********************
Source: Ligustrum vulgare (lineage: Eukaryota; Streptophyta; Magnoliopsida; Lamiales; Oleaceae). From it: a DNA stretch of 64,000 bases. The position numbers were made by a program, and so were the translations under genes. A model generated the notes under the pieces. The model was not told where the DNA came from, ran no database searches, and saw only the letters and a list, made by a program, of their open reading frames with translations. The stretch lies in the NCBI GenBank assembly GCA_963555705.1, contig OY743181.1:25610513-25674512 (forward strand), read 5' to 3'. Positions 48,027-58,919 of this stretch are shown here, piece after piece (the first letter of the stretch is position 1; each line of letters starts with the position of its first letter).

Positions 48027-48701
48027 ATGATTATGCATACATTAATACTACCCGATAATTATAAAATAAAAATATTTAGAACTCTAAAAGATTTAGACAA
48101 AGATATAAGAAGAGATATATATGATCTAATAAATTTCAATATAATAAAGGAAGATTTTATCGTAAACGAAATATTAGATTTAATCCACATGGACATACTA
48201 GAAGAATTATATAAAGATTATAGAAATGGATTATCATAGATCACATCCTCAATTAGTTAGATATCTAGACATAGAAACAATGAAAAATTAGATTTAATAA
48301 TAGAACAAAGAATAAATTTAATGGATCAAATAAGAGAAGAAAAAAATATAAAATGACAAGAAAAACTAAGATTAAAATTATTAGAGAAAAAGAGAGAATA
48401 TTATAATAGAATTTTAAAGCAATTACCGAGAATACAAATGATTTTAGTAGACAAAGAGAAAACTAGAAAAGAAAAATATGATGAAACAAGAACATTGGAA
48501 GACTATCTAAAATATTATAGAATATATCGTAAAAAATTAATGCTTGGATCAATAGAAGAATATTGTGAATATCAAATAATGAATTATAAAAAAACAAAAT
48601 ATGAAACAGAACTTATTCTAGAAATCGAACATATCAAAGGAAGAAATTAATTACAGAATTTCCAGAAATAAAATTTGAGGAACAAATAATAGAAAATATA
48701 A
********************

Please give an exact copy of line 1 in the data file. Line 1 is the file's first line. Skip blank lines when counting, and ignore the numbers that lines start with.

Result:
Source: Ligustrum vulgare (lineage: Eukaryota; Streptophyta; Magnoliopsida; Lamiales; Oleaceae). From it: a DNA stretch of 64,000 bases. The position numbers were made by a program, and so were the translations under genes. A model generated the notes under the pieces. The model was not told where the DNA came from, ran no database searches, and saw only the letters and a list, made by a program, of their open reading frames with translations. The stretch lies in the NCBI GenBank assembly GCA_963555705.1, contig OY743181.1:25610513-25674512 (forward strand), read 5' to 3'. Positions 48,027-58,919 of this stretch are shown here, piece after piece (the first letter of the stretch is position 1; each line of letters starts with the position of its first letter).